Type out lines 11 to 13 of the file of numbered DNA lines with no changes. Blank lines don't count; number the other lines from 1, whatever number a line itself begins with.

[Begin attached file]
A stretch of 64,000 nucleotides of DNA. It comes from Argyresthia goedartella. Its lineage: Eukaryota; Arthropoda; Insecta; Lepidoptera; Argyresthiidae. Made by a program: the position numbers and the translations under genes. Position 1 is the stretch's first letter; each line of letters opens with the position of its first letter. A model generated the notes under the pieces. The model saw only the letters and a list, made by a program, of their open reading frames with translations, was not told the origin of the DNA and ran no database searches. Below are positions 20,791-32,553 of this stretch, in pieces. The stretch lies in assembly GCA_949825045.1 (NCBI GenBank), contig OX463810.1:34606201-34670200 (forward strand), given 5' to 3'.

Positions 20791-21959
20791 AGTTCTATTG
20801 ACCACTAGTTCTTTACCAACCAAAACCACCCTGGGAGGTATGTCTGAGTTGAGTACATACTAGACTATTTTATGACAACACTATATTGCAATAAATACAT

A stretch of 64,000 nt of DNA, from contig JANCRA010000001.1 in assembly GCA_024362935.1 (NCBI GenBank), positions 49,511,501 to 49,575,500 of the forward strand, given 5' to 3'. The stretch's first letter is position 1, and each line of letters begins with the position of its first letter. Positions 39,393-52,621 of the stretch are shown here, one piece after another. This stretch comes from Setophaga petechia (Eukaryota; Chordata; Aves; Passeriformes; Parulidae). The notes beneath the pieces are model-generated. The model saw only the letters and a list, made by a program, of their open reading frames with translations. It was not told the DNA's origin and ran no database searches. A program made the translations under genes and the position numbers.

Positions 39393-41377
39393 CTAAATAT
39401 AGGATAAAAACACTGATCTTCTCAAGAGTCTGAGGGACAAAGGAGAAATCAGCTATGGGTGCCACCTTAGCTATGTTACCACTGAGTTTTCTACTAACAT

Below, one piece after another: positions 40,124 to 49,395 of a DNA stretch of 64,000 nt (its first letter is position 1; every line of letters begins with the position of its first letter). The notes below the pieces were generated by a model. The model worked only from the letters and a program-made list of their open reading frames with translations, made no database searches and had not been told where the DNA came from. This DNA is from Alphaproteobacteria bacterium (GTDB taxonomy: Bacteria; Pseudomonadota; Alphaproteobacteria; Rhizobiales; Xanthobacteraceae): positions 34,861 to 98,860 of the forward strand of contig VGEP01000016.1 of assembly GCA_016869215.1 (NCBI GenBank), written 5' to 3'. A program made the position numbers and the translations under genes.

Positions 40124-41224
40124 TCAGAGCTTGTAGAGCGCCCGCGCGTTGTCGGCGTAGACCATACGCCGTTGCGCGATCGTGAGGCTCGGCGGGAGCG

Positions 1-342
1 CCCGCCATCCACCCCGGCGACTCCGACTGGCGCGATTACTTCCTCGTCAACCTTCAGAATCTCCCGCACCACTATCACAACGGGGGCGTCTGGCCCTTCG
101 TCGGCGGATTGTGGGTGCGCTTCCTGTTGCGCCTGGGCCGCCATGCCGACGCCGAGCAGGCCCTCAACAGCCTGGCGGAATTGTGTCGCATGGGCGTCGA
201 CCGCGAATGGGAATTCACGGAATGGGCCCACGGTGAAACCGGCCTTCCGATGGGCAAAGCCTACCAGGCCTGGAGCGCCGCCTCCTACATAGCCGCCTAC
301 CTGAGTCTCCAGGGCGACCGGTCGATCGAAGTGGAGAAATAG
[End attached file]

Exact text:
40124 TCAGAGCTTGTAGAGCGCCCGCGCGTTGTCGGCGTAGACCATACGCCGTTGCGCGATCGTGAGGCTCGGCGGGAGCG

Positions 1-342
1 CCCGCCATCCACCCCGGCGACTCCGACTGGCGCGATTACTTCCTCGTCAACCTTCAGAATCTCCCGCACCACTATCACAACGGGGGCGTCTGGCCCTTCG